We roam restlessly through the winding streets of the Medina, the old town of Marrakesh. We lose ourselves in the turmoil until the city spits us out again at a completely different place. A fire of sensory impressions pours down on us and hardly lets us rest. In the middle of the medina lies the Maison de la Photographie. The museum is located in a renovated riad and offers with its peace and quiet a welcome change to the hustle and bustle of the city – also for non-art connoisseurs and historians.
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We almost didn’t find the building in the labyrinth of the city. I don’t know if it is due to the wrong scales on our map or if Marrakech in its complexity simply can’t be represented in a map. If you look a little lost into the area, a young Moroccan with business acumen is guaranteed to force his help on you – of course not without demanding a hefty tip for it. We already learn this in our first hours in Marrakech and are glad when we finally find the entrance to the museum and can escape the street clutter for a short moment.
Rest oasis in the medina
“Finally” welcomes us the friendly staff member at the entrance of the museum. Surely we are not the first to get lost in the search for the museum. “Finally” we answer and enter the Riad – a traditional Moroccan house with a courtyard. With a changing photo exhibition, the museum conveys impressions of old Morocco from the pioneering days of photography. While we simply let ourselves be carried away by the fascinating photos into the history of the Orient, art and Morocco connoisseurs discover many a photographic treasure of high historical value.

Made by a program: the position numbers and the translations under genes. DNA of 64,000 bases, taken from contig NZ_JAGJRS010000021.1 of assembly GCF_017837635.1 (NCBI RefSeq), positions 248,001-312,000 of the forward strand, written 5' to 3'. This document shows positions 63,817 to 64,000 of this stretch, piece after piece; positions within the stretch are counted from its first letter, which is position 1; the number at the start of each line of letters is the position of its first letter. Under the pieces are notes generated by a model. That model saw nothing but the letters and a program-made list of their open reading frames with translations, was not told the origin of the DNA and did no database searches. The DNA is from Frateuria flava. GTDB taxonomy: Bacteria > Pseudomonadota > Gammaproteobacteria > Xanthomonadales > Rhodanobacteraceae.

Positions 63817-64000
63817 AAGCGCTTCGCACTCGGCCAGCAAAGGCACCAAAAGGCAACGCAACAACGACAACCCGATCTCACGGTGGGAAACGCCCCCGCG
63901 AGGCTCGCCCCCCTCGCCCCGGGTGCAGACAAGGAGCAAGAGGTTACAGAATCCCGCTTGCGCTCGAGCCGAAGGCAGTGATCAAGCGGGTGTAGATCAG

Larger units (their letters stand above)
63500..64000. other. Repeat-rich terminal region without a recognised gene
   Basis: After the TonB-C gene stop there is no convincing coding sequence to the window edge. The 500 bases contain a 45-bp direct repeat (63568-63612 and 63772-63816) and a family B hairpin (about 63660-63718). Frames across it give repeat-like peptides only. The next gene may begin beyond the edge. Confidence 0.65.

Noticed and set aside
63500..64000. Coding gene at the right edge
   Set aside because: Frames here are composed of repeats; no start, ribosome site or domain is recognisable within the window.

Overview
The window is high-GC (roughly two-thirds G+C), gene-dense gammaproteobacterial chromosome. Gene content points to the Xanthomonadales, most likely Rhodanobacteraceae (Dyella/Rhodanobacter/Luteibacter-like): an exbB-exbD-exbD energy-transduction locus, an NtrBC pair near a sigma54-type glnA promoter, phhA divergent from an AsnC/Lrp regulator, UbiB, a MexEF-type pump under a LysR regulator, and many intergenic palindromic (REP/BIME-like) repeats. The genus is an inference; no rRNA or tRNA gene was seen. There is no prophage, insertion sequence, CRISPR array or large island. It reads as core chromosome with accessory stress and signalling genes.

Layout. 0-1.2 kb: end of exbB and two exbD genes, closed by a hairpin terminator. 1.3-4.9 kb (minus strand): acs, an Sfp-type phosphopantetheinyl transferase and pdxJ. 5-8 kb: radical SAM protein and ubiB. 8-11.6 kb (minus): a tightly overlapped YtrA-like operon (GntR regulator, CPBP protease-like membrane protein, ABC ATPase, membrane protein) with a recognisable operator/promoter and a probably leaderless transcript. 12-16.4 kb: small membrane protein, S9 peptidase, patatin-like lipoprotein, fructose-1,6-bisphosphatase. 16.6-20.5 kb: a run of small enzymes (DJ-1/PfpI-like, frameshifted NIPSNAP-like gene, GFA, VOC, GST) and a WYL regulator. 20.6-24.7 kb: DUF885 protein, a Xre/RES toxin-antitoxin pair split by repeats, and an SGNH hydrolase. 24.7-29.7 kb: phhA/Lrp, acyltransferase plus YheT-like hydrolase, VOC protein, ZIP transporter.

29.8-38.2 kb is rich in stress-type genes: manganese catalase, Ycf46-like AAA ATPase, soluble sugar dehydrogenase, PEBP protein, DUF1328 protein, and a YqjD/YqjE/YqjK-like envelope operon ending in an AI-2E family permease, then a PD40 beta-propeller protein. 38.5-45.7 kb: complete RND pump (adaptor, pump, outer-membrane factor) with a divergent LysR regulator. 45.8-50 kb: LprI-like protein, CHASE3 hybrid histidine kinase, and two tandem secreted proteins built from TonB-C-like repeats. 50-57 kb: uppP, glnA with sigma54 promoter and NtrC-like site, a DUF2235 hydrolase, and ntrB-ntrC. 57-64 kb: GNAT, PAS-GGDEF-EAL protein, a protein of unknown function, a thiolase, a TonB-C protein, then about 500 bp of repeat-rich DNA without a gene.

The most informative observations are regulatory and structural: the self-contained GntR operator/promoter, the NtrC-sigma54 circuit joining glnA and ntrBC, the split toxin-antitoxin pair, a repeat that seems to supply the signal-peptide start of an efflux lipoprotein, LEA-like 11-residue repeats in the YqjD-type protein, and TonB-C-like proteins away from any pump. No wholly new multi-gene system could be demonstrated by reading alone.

The best view of Marrakech and the High Atlas…
If you have had enough of art, you can make yourself comfortable on the roof terrace. It offers a fantastic view over the “red city” up to the snow-covered Atlas mountains. With a glass of Moroccan mint tea or freshly squeezed orange juice, you can enjoy the view and take in the dimensions of the big city.
…with fantastic food
As the waiter walks past our table with two steaming clay pots, which here in Morocco are the national dish under the name “Tajine”, we say goodbye to all the meal plans for the day and order a daily menu consisting of Moroccan salad, a Tajine de poulet au citron (tajine with lemon chicken) and a yoghurt for dessert. And in retrospect I can say that this was by far the best food we ate on our Morocco trip. Maybe it was a little bit due to the atmosphere and the warm afternoon sun on our backs or a little bit due to the magnificent view.
When we leave the museum after two hours we feel wonderfully rested and relaxed and ready for the evening in this crazy cool city. But more about that next time.
The Maison de la Photographie is located in the Rue Ahal Fes in the Medina of Marrakech, still behind the Médersa Ben-Youssef, the famous Koranic school. From there the street simply goes straight on and finds the museum on the left side of the street. Even if it seems in the travel guide as if the museum is located directly behind the school, one is there about 5-10 minutes on the way. The entrance fee of 40 DH (approximately 3,60 Euro) is not exactly cheap, but one can visit the museum as often as one likes during the stay. The daily menu costs with 70 DH (approximately 6,30 Euro) also not exactly little, but it is worth it. For those of you who know French, there is more information here.